Sunday, June 19, 2011

The culture and the subculture.

The culture.

Last weekend, my buddy Curtis and I spontaneously checked out Gyeongbokgung Palace, Seoul's largest royal residence. It was incredible. We arrived in perfect time for the changing of the guard and we happened to be there on a day when there was a live traditional dance performance. We spent hours there marveling over it all.

Gyeongbokgung Palace was the main palace in Seoul (then called Hanyang) in 1395, immediately after Joseon Dynasty was founded. However, most of the palace was destroyed during a Japanese invasion in the sixteenth century. It was rebuilt in 1868 and restoration is ongoing. It's an interesting juxtaposition of old and new, as it is right in the centre of the city, so there are high rises on three sides of the enclosure.

Amazing. I felt like I was being steeped in tradition, soaked in sights and sounds.

This weekend, I visited the House of Sharing, which is a museum about "comfort women" -- Korean women who were sold or tricked into sexual slavery for the Japanese Army. It is also home to eight Halmoni (the Korean term for grandmother), survivors of this atrocity who are now activists for women's rights. It was a powerful experience. We got to meet some of these incredible women; we sang with them and viewed their artwork.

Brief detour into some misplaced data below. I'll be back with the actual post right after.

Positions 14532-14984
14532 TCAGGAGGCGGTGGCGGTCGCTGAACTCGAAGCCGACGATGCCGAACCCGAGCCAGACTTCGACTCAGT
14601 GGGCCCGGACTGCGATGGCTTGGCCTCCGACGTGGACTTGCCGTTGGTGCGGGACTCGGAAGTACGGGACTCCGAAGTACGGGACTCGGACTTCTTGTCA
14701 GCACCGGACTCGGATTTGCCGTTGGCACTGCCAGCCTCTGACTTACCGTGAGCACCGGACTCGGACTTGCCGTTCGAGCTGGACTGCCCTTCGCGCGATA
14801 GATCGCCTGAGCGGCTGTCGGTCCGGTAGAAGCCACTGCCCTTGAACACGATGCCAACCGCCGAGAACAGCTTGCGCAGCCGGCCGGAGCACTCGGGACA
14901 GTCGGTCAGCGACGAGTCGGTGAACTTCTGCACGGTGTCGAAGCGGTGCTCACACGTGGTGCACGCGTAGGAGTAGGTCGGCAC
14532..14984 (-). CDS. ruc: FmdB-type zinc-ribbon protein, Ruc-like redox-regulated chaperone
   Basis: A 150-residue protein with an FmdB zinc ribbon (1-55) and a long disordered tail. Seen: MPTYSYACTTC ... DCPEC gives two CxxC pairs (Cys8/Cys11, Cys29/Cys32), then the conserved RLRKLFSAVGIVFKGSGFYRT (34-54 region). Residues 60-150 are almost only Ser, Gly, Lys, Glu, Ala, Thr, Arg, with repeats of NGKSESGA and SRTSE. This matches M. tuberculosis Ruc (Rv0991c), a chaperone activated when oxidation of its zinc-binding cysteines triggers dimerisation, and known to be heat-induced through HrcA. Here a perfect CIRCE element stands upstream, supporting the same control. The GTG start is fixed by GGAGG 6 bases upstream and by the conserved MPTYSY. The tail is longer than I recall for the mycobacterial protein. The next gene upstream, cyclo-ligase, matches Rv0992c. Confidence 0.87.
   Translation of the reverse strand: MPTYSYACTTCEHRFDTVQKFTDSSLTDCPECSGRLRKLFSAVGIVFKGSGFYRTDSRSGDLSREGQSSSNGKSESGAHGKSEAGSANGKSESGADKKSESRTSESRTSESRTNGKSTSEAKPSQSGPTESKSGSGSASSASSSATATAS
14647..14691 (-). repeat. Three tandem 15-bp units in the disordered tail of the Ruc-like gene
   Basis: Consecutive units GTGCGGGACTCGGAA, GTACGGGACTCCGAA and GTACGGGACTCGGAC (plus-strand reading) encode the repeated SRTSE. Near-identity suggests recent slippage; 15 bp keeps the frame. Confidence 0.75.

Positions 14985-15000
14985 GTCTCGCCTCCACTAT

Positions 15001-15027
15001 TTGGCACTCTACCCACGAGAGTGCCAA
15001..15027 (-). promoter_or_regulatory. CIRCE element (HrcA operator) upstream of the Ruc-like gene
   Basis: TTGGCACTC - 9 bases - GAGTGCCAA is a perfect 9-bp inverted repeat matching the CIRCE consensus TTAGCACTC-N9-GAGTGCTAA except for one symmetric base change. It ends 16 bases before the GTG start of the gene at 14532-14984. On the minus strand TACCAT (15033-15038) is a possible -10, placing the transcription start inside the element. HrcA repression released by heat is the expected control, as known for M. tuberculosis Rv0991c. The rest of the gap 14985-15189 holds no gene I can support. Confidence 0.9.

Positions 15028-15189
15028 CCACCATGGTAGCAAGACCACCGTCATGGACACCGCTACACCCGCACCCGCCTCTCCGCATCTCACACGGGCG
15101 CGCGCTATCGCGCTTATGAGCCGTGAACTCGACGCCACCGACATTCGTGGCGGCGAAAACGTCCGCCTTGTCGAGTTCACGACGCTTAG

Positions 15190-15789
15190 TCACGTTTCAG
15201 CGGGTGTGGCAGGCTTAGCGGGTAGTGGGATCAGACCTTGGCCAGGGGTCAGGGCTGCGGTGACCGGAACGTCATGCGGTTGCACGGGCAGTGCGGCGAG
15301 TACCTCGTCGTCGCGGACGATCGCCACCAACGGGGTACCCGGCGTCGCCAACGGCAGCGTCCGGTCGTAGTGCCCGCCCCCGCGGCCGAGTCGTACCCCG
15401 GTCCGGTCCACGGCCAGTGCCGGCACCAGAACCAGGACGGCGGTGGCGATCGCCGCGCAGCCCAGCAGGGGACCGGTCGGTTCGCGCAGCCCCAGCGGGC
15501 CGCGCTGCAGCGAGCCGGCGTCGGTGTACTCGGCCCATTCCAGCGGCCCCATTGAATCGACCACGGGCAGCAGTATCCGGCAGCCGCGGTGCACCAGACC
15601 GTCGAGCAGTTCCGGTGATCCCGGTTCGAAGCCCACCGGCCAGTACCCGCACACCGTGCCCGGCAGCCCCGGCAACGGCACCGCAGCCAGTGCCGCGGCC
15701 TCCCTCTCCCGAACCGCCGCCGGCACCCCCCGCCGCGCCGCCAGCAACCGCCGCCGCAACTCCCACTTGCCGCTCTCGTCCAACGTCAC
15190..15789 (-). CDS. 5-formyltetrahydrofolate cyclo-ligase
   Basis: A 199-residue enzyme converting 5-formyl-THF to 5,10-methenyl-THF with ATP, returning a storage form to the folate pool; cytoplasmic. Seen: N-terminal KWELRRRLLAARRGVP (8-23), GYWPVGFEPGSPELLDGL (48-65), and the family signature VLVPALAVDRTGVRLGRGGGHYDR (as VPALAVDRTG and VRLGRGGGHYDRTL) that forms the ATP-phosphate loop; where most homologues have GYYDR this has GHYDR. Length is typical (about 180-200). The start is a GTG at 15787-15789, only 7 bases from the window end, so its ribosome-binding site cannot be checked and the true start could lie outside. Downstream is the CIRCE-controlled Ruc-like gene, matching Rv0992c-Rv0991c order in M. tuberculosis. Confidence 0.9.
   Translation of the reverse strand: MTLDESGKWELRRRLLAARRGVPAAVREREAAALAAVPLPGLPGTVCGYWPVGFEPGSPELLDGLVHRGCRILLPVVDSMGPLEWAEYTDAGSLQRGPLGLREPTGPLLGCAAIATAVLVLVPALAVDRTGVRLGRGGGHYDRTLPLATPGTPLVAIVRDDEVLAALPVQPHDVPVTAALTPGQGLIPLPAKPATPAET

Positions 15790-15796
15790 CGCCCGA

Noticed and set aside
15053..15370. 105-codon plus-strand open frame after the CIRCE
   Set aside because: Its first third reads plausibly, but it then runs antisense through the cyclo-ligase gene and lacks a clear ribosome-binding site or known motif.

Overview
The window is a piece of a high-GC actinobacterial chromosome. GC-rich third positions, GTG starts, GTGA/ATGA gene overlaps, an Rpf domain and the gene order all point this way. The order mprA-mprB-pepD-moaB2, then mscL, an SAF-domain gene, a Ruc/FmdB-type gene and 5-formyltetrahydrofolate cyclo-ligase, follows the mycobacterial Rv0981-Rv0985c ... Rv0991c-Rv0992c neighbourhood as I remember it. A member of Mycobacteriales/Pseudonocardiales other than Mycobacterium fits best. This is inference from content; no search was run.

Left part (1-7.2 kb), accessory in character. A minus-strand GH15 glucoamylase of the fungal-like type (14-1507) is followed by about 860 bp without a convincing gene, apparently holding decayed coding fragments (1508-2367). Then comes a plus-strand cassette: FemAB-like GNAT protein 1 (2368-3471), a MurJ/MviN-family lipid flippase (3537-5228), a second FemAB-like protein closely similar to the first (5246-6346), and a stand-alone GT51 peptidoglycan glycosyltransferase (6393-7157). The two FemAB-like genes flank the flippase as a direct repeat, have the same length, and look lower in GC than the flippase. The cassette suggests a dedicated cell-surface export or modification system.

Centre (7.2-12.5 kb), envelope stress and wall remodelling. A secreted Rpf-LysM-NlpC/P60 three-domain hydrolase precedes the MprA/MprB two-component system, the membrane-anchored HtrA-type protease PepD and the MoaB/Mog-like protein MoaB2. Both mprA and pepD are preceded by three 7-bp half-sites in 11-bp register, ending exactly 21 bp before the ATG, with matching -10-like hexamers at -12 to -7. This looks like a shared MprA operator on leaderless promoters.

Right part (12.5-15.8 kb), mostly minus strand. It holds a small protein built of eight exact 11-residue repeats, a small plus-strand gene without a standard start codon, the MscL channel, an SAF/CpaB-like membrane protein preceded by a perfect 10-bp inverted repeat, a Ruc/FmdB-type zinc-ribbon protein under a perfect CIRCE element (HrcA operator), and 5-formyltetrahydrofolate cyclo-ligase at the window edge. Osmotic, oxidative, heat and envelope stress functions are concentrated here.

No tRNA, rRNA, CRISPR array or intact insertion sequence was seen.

It is estimated that between 60 000 to 200 000 women were involved in sexual slavery to the Japanese army. These women, often teenagers, were systematically raped upwards of 40 times a day. They often were forced to eat while these rapes occurred, because they simply didn't have any time off. They were taken from their homes and deposited across Asia, and those who were not massacred were abandoned where they were stationed when the war was over. To this day, the Japanese government does not acknowledge these atrocities. 

It is an intense and heartbreaking tour. But it is also one of hope, bravery and truth.


The subculture.

Noraebangs, all you can eat & drink buffets, makkolli, staying up til dawn...there is an incredible second, foreigner culture here too. You might expect to see soju on that list, but that's not how this girl rolls. But the adventures I've been having with my new crew have been epic. Loads of fun. I can hardly believe I've only been here one week!!